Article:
Let’s return to that “unpleasant” word. If I read a piece of news through the filter of my prejudice, I won’t see the facts for what they are; my view will be aimed at the search for that single word which can confirm my prior perspective on things. Prejudice doesn’t seek the truth, it seeks confirmation. The confirmation that I’ve always been right. The confirmation that there’s something fishy about that guy. The confirmation that my world isn’t messed up.

Strength through unity

The second is belonging: being part of a group is essential for human beings. Once again, because adapting one’s ideas to those of a group is easy and conveys a comfortable sense of confidence.

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I’m picturing a beach party, late at night, around a bonfire. Maybe you are not exactly a fine dancer, or a party animal. However, if you let loose, encouraged by other people laughing and singing, you find yourself there in the middle of the others, blending perfectly into that group of people who have party in their blood. And you have so much fun. You feel like the ruler of the world. You dance with everybody, you move fluently among people, and it’s so easy that you wonder why you didn’t do that sooner. The idea of being out of place doesn’t even cross your mind, because your place in the world is precisely what you have just found.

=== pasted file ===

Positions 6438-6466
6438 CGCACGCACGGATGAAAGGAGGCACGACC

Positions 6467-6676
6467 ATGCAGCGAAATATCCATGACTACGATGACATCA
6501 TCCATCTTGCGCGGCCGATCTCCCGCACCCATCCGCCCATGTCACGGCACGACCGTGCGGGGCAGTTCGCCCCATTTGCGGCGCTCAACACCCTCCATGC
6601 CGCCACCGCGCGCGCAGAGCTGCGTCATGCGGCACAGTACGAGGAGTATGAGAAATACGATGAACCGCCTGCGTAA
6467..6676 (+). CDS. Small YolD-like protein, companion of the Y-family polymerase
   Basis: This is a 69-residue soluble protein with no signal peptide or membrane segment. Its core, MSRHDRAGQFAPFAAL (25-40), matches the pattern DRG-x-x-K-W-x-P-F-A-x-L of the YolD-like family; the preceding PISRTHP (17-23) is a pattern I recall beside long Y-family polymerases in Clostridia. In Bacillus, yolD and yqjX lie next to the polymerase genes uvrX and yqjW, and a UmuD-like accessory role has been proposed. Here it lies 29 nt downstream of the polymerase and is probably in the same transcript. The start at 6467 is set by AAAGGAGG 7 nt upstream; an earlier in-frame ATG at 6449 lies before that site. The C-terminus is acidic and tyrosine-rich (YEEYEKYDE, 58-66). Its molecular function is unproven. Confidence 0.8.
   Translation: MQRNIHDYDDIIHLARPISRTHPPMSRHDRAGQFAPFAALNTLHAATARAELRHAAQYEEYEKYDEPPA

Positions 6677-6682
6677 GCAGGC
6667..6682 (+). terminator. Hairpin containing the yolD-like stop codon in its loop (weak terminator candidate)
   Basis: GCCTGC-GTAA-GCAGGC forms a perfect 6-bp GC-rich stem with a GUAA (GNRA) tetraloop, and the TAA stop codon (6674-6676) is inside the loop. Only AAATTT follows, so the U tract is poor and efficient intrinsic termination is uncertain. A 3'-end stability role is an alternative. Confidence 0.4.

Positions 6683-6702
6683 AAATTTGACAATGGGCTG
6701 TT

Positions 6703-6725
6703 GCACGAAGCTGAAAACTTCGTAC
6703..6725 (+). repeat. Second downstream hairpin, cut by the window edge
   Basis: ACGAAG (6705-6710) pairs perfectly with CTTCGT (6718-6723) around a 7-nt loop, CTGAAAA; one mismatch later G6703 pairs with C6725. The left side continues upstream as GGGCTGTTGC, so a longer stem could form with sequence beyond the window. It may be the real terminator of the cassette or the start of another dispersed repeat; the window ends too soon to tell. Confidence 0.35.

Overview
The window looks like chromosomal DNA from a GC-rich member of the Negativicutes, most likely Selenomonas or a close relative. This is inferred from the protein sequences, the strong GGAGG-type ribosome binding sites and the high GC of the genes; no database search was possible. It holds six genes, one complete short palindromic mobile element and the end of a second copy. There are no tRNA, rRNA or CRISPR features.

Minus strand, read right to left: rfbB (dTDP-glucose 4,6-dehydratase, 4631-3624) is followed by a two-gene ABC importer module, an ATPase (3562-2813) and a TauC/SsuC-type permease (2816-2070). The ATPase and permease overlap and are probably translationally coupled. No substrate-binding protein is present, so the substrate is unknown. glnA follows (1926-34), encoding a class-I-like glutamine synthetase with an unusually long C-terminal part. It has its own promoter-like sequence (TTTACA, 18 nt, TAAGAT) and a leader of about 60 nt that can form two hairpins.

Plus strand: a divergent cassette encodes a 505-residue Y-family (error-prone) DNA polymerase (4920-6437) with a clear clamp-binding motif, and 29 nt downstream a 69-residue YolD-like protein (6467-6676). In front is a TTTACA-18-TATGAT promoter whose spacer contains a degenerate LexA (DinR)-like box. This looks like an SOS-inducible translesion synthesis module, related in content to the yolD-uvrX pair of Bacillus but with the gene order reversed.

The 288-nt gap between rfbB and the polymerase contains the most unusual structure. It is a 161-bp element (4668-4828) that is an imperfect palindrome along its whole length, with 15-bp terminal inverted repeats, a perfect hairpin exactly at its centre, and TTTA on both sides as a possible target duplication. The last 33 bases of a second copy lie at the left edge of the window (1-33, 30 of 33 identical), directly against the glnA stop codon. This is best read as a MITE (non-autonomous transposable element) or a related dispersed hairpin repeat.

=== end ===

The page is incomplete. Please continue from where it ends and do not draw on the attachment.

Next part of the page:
I think that opinions sometimes work like this. I’ve found my place in the group, why jeopardise it because of a dissenting view? Why get away from that joyful, dancing crowd? The people around me think that way, so I should probably think the same. There’s safety in numbers. And I certainly don’t feel like giving me a hard time asserting my individuality.

A more critical approach

Why don’t we ever let our world be unsettled by disorder, and let our conscience go away from the din of the crowd, so that it can listen to itself? At that point, if your ideas are still the same, well done! This means you have amazing intuition. If, on the contrary, something that you’ve always thought doesn’t add up, well done! You’re on the right track to change.

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You’ve probably heard that, according to the statistics, in Italy an alarming number of people are fooled everyday by fake news, regardless of the truthfulness of the facts. And very often, this is partly due to prejudices. Any piece of information which matches perfectly with our preconceived view of reality is accepted by us without resistance, and, in fact, with great relief: “Exactly, that’s what I thought! This news is the ultimate confirmation that I was right all along!” And here’s how the endless loop of sharing goes on.

In my opinion, when we handle such a powerful and accessible tool like a social network, we should ask ourselves: why do I feel the need to share this news? How could it benefit my friends? Is it really necessary for me to enlighten them on a piece of information that I read – considering that whoever uses social media has most likely already read it – or may my action be nothing but a way to strengthen my belonging to a group?

JUPE